Jane Grigson’s friends and admirers share their personal memories, explain why her work was a source of inspiration and reflect on her legacy.
I met Jane Grigson, regrettably, at the very end of her life. I read her article in the Observer Colour Magazine on British Vegetables and remarked to my wife Jane that her sources of history were a bit old (she had not consulted anything I had written!) Jane said, ‘don’t moan about it, write to her’, which I did. A week later I came home from work in Swindon to find Jane very excited – Jane Grigson had just phoned. I phoned her back. She took me to lunch (in Shaun Hill’s restaurant at Cricklade), questioned me for information and insisted that I must produce a paper for the next Oxford Symposium, which I believe had no more places but she had me ‘fitted in’. She also rewrote part of her introduction to Gillian Riley’s translation of Castelvetro to incorporate my ideas. We subsequently talked vegetable history over the phone. I remember being green with envy when I phoned her on one occasion and the conversation touched on Gerard’s Herbal of 1597. She put down the phone, reached up to a shelf and calmly informed me she would just leaf through her copy. Sadly, she was too ill to attend the Food Symposium and died soon afterwards. She had, however, launched me into the world of food historians, for which I will be ever grateful.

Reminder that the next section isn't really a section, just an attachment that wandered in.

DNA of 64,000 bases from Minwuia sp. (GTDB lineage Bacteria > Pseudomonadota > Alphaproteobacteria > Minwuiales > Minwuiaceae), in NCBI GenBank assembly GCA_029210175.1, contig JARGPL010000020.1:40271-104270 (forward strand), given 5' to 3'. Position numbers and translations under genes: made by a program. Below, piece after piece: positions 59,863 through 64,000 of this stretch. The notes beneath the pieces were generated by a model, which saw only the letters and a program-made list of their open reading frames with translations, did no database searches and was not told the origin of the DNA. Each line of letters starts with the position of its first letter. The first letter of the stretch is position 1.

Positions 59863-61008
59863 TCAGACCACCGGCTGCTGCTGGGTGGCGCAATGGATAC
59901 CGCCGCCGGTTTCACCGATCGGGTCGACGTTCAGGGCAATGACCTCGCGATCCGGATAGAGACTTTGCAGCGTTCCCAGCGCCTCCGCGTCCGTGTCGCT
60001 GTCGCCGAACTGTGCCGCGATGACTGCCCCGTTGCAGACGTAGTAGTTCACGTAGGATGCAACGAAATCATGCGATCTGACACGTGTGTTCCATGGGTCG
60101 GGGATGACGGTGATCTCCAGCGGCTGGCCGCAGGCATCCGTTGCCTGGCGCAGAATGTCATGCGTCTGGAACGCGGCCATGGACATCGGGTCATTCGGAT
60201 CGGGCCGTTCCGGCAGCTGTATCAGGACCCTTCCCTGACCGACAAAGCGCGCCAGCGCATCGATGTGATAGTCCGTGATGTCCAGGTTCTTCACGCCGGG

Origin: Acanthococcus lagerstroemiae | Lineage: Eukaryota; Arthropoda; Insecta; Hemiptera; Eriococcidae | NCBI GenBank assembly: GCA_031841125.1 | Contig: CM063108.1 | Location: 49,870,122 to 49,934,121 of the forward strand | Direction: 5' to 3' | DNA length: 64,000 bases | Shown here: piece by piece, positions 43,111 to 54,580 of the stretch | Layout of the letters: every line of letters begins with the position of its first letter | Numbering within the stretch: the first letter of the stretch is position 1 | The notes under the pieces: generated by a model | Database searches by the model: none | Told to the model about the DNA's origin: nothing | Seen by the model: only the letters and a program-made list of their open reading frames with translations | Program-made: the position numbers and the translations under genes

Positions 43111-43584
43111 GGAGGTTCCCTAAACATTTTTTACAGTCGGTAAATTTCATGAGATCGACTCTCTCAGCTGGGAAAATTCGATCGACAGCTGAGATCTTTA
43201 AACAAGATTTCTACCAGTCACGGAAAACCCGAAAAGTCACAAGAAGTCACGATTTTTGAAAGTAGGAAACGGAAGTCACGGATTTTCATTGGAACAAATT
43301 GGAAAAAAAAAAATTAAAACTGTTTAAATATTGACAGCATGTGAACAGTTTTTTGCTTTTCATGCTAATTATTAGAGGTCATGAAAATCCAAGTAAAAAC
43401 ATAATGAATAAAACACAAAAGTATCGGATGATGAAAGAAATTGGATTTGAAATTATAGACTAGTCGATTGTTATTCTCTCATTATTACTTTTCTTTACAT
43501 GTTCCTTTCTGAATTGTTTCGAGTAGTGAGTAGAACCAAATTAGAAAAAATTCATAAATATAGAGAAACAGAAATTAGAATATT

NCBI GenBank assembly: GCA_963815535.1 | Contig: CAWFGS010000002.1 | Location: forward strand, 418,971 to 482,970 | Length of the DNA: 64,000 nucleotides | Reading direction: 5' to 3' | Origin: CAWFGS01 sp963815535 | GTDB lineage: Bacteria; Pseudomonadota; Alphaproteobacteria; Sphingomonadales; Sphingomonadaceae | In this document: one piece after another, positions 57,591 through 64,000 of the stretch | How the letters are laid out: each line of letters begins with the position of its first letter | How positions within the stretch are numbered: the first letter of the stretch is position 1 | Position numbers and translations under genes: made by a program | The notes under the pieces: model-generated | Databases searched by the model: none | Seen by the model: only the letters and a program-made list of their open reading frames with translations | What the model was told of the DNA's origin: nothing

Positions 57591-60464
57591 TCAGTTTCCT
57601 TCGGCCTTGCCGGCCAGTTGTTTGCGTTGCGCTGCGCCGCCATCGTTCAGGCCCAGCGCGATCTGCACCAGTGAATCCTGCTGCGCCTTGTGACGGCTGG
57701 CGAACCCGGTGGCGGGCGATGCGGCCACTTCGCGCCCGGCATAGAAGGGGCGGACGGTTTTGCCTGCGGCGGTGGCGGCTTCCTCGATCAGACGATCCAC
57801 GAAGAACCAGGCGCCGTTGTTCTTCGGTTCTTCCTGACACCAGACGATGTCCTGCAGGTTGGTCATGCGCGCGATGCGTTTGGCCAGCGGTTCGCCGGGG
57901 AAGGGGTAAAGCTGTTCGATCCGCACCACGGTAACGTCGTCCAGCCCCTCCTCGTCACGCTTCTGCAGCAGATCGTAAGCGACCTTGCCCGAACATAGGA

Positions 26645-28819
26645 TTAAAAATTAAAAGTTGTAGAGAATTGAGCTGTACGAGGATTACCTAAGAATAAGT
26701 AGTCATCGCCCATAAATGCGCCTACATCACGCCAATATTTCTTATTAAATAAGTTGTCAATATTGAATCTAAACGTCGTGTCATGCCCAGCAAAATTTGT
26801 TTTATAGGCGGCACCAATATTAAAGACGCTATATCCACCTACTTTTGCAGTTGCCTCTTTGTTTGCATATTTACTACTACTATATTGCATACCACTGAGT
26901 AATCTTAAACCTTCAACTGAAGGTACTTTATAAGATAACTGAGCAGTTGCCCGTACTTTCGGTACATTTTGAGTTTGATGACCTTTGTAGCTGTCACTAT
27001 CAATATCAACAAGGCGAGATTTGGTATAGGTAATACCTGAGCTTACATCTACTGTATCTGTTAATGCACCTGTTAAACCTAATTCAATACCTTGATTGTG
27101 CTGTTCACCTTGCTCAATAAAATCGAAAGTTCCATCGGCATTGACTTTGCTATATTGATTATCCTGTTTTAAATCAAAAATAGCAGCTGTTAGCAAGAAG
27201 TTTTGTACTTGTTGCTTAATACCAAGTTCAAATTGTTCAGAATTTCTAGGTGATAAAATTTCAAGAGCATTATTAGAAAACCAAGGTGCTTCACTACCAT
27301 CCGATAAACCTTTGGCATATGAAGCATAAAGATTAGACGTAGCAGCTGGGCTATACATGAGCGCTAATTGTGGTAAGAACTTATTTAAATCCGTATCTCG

A further recollection: one day when I was out, Jane Grigson rang and spoke to my wife Jane, wondering if I knew anything about the transfer of new crops from the East by returning Crusaders. Jane consulted her ex-tutor, a Crusades expert and relayed his opinion that any transfer would not have been directly by knights coming back from the Middle East but via Norman Sicily where Arabs, Normans, and Jews all lived. Jane Grigson thanked Jane for the information and commented, ‘That’s fine, just as long as they were not growing them on a wet flannel on their windowsills.’